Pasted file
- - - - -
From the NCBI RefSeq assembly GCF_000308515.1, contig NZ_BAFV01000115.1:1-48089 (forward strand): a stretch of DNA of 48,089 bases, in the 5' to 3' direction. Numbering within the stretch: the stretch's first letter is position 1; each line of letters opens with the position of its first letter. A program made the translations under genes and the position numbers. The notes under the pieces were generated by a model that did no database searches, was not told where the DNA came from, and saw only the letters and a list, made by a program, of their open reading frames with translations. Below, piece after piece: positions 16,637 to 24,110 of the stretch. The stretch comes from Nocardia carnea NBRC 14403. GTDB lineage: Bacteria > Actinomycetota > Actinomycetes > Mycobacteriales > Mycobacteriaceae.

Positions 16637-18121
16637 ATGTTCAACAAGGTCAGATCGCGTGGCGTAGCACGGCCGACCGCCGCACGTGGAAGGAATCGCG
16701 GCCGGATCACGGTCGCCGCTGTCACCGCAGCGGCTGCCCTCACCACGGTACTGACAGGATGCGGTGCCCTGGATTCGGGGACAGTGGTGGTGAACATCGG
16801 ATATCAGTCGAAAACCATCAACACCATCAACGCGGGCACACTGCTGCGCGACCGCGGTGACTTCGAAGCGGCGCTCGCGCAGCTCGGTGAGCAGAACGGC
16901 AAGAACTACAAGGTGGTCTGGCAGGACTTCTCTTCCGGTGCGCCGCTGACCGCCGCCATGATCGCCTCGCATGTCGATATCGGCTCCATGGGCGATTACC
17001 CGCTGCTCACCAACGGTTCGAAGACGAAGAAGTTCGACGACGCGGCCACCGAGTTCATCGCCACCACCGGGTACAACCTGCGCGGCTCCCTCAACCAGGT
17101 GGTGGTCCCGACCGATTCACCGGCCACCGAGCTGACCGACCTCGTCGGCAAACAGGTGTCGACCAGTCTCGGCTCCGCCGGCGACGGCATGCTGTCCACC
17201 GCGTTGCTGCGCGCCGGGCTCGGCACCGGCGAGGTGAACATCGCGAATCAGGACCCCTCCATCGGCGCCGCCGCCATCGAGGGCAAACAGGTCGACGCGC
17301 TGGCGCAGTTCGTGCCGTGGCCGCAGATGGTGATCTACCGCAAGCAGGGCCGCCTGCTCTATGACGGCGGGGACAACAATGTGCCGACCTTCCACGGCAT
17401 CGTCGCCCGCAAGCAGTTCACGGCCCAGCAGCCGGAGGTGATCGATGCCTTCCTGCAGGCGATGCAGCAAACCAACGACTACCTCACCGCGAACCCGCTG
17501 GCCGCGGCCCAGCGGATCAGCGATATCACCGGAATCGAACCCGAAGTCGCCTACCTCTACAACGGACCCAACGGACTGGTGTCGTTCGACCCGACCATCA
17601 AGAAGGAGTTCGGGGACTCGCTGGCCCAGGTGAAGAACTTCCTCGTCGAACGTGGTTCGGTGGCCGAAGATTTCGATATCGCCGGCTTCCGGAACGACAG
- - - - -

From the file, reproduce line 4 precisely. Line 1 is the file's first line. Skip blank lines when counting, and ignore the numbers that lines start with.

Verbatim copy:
16701 GCCGGATCACGGTCGCCGCTGTCACCGCAGCGGCTGCCCTCACCACGGTACTGACAGGATGCGGTGCCCTGGATTCGGGGACAGTGGTGGTGAACATCGG